The Source of the Positivity Bias in Older Adults' Emotional Memory
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According to socioemotional selectivity theory (SST), old age is associated with a greater emphasis on self-regulation of emotional states, a focus that fosters a bias in processing positively valenced material in older adults. There is disagreement, however, about whether the “positivity bias” suggested by SST influences performance on memory tasks. Some studies suggest that older adults remember more positive than negative information, or simply less negative information, relative to younger adults, whereas other studies report no such differences. This thesis examined (1) whether variations across studies in encoding instructions or in personal relevance of study materials could account for these inconsistencies, and (2) whether differences in attention at encoding to positive, negative, and neutral stimuli could account for the positivity bias in older adults’ later memory for the stimuli. In Experiment 1, younger and older adults were instructed either to passively view positive, negative, and neutral pictures or to actively categorize them by valence. On a subsequent incidental recall test, older adults recalled equal numbers of positive and negative pictures, whereas younger adults recalled negative pictures best. There was no effect of encoding instructions. Crucially, when pictures were grouped into high and low personal relevance according to participants’ ratings, a positivity bias emerged only for low relevance pictures. In Experiment 2, attention to pictures at encoding was directly manipulated through use of a divided attention paradigm. Although divided attention lowered recall in both age groups, attention did not interact with age and valence. Taken together, the results suggest that variability in the personal relevance of study pictures may be the factor underlying cross-study differences in whether a positivity bias is observed in older adults’ memory.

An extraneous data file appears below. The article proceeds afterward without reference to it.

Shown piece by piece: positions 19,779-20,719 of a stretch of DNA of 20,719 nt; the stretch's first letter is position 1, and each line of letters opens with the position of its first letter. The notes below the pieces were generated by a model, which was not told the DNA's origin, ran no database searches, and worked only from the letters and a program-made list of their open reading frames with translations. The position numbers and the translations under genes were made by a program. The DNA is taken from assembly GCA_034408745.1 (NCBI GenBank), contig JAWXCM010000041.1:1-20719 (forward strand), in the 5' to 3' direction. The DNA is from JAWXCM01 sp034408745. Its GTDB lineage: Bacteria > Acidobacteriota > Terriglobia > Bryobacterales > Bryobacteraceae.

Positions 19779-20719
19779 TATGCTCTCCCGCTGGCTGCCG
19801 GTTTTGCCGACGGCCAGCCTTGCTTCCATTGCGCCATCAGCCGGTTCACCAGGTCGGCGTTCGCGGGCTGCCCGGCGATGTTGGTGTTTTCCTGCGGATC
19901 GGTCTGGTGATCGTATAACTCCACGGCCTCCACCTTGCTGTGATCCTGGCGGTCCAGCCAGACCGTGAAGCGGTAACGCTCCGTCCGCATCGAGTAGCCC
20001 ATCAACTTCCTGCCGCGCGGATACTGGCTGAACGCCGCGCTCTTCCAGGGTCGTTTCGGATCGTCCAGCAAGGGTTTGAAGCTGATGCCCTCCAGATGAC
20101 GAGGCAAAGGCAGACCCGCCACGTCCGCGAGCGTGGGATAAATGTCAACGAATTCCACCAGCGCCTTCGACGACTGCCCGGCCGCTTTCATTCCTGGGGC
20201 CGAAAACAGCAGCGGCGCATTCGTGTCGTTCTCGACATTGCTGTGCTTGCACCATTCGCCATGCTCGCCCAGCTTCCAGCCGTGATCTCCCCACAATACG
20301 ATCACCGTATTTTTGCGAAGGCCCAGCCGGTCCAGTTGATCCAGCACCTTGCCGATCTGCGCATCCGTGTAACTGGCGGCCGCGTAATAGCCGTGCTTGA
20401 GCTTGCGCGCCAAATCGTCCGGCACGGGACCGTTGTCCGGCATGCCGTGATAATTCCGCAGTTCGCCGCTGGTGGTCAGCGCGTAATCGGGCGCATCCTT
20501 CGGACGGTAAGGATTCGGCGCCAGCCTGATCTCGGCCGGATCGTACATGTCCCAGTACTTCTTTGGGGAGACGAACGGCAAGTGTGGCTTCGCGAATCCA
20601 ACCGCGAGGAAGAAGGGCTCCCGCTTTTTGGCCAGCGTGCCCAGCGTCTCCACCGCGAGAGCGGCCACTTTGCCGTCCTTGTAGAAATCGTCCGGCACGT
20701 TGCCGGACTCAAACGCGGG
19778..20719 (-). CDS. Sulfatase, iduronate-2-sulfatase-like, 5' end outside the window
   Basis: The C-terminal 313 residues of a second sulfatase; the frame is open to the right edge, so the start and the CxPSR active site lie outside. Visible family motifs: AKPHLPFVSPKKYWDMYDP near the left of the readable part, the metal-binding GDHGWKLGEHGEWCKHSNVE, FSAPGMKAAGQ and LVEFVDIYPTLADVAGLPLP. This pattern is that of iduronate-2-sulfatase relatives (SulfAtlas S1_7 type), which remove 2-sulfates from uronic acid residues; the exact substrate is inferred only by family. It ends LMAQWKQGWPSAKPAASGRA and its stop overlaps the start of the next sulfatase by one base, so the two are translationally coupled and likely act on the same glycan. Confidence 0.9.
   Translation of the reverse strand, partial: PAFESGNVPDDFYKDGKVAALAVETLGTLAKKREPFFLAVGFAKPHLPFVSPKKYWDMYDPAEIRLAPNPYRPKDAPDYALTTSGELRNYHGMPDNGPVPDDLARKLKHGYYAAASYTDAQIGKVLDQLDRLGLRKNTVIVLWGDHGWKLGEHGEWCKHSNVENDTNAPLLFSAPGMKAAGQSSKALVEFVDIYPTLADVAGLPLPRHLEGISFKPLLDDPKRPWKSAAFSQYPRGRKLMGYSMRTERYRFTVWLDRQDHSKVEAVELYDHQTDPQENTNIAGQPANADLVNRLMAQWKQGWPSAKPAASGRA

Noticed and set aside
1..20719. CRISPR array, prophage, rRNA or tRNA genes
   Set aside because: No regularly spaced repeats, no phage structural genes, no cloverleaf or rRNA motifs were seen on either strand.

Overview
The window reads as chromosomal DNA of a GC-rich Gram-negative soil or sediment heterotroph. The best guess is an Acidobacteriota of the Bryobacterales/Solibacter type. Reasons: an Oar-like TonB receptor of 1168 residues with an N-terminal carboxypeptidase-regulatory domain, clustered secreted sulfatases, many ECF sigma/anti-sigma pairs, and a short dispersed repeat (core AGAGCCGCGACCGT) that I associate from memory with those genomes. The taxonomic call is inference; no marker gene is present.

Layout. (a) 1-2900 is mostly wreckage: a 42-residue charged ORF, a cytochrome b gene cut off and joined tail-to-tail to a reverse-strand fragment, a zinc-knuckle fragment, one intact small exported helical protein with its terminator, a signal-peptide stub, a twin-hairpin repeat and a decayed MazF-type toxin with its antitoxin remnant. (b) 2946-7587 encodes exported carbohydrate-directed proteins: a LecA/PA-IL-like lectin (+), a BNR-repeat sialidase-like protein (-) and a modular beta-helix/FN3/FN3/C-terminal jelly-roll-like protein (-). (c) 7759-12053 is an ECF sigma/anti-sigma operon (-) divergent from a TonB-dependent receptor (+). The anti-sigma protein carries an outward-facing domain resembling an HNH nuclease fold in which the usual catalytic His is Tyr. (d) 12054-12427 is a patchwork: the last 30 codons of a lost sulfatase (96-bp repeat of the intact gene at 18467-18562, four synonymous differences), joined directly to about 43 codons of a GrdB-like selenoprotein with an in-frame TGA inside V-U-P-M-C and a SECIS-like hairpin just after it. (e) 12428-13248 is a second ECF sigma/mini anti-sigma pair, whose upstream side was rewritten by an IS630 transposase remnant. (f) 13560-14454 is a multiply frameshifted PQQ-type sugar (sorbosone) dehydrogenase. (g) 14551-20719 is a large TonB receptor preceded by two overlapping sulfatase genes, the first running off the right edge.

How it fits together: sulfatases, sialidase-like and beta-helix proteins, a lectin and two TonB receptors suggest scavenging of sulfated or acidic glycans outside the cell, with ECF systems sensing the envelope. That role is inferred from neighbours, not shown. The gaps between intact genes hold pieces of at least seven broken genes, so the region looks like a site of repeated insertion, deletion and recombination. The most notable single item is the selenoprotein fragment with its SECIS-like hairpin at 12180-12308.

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Jennifer Christina Tomaszczyk (2007). The Source of the Positivity Bias in Older Adults' Emotional Memory. UWSpace. http://hdl.handle.net/10012/3055